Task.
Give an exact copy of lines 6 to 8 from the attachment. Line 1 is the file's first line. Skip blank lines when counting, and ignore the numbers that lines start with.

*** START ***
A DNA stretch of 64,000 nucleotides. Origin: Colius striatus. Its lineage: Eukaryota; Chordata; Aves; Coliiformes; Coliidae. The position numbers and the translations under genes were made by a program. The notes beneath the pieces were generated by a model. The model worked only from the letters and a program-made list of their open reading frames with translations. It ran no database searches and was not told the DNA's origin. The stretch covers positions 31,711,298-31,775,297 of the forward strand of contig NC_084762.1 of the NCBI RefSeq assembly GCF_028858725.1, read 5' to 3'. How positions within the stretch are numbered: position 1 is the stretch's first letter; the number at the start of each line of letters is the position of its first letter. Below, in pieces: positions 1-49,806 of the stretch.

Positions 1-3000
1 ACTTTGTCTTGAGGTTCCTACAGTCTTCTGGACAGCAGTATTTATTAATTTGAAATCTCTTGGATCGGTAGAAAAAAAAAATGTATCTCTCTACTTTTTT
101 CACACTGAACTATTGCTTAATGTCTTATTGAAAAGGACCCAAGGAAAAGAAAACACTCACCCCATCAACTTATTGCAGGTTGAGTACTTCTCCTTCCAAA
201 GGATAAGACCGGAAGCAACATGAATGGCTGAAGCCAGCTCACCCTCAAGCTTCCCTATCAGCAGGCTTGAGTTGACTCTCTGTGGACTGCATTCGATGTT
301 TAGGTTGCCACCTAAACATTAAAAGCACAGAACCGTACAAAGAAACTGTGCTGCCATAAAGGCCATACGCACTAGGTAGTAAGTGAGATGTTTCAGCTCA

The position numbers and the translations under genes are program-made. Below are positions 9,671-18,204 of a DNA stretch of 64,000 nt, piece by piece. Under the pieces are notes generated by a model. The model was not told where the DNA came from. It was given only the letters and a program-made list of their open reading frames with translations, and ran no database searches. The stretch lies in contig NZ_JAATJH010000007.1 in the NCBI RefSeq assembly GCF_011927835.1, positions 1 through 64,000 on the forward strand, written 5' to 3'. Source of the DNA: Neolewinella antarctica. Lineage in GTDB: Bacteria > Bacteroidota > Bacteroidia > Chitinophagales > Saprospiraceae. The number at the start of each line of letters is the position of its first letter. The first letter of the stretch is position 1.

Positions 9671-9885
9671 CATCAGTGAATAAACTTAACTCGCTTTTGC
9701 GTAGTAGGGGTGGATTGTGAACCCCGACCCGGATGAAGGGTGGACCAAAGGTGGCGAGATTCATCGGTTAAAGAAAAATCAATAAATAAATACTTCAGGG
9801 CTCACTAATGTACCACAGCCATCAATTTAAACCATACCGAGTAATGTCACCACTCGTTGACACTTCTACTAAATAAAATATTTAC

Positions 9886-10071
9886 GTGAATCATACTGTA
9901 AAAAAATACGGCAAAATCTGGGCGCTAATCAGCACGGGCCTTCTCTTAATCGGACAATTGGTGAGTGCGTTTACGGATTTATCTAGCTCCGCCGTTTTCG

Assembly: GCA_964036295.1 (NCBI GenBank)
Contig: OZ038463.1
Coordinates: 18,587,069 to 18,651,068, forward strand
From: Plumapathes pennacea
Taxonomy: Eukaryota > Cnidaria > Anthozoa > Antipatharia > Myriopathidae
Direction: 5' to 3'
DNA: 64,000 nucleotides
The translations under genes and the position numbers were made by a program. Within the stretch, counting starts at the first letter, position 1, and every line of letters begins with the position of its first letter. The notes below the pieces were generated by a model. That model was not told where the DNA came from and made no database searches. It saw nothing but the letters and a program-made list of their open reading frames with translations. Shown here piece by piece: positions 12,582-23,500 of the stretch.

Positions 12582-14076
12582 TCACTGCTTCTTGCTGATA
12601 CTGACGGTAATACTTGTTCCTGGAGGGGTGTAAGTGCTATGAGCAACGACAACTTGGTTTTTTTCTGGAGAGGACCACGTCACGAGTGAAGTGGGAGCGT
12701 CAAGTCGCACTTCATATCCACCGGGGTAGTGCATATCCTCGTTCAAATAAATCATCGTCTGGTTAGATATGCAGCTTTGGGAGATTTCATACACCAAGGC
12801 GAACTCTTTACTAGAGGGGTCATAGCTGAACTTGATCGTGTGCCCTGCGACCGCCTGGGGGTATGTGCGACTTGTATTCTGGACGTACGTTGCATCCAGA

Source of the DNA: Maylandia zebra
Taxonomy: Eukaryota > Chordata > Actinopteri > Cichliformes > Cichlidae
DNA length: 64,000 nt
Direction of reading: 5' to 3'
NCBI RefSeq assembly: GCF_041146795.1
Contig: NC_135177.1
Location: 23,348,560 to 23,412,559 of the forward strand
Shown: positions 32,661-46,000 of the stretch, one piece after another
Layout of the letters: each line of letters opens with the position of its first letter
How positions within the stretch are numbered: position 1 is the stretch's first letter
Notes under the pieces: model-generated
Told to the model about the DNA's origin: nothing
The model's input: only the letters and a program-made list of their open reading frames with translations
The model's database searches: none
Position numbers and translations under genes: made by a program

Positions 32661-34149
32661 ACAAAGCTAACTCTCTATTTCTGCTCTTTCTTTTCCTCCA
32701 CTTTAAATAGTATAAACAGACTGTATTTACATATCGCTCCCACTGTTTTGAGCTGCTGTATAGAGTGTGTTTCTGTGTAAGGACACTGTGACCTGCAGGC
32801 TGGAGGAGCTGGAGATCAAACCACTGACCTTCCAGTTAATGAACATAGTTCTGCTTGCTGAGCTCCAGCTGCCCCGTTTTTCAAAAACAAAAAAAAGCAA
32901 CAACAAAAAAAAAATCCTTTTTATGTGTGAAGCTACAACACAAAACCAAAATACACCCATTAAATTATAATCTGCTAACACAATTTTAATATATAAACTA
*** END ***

301 TAGGTTGCCACCTAAACATTAAAAGCACAGAACCGTACAAAGAAACTGTGCTGCCATAAAGGCCATACGCACTAGGTAGTAAGTGAGATGTTTCAGCTCA

The position numbers and the translations under genes are program-made. Below are positions 9,671-18,204 of a DNA stretch of 64,000 nt, piece by piece. Under the pieces are notes generated by a model. The model was not told where the DNA came from. It was given only the letters and a program-made list of their open reading frames with translations, and ran no database searches. The stretch lies in contig NZ_JAATJH010000007.1 in the NCBI RefSeq assembly GCF_011927835.1, positions 1 through 64,000 on the forward strand, written 5' to 3'. Source of the DNA: Neolewinella antarctica. Lineage in GTDB: Bacteria > Bacteroidota > Bacteroidia > Chitinophagales > Saprospiraceae. The number at the start of each line of letters is the position of its first letter. The first letter of the stretch is position 1.

Positions 9671-9885